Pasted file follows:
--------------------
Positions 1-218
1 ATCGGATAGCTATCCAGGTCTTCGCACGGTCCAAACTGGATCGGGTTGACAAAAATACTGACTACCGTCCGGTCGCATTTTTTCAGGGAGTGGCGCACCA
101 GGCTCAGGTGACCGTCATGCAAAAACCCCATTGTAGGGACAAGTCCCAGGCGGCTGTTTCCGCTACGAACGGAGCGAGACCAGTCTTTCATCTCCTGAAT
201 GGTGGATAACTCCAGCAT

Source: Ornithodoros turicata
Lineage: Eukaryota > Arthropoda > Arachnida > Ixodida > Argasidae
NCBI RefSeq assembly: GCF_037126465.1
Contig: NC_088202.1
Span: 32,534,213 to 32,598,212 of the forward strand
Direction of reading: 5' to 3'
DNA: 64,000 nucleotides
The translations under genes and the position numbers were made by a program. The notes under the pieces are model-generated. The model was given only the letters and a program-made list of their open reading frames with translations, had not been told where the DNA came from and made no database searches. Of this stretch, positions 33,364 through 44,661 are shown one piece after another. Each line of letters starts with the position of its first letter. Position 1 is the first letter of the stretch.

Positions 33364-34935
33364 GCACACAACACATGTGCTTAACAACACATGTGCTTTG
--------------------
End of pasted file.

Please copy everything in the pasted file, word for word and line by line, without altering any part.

Positions 1-218
1 ATCGGATAGCTATCCAGGTCTTCGCACGGTCCAAACTGGATCGGGTTGACAAAAATACTGACTACCGTCCGGTCGCATTTTTTCAGGGAGTGGCGCACCA
101 GGCTCAGGTGACCGTCATGCAAAAACCCCATTGTAGGGACAAGTCCCAGGCGGCTGTTTCCGCTACGAACGGAGCGAGACCAGTCTTTCATCTCCTGAAT
201 GGTGGATAACTCCAGCAT

Source: Ornithodoros turicata
Lineage: Eukaryota > Arthropoda > Arachnida > Ixodida > Argasidae
NCBI RefSeq assembly: GCF_037126465.1
Contig: NC_088202.1
Span: 32,534,213 to 32,598,212 of the forward strand
Direction of reading: 5' to 3'
DNA: 64,000 nucleotides
The translations under genes and the position numbers were made by a program. The notes under the pieces are model-generated. The model was given only the letters and a program-made list of their open reading frames with translations, had not been told where the DNA came from and made no database searches. Of this stretch, positions 33,364 through 44,661 are shown one piece after another. Each line of letters starts with the position of its first letter. Position 1 is the first letter of the stretch.

Positions 33364-34935
33364 GCACACAACACATGTGCTTAACAACACATGTGCTTTG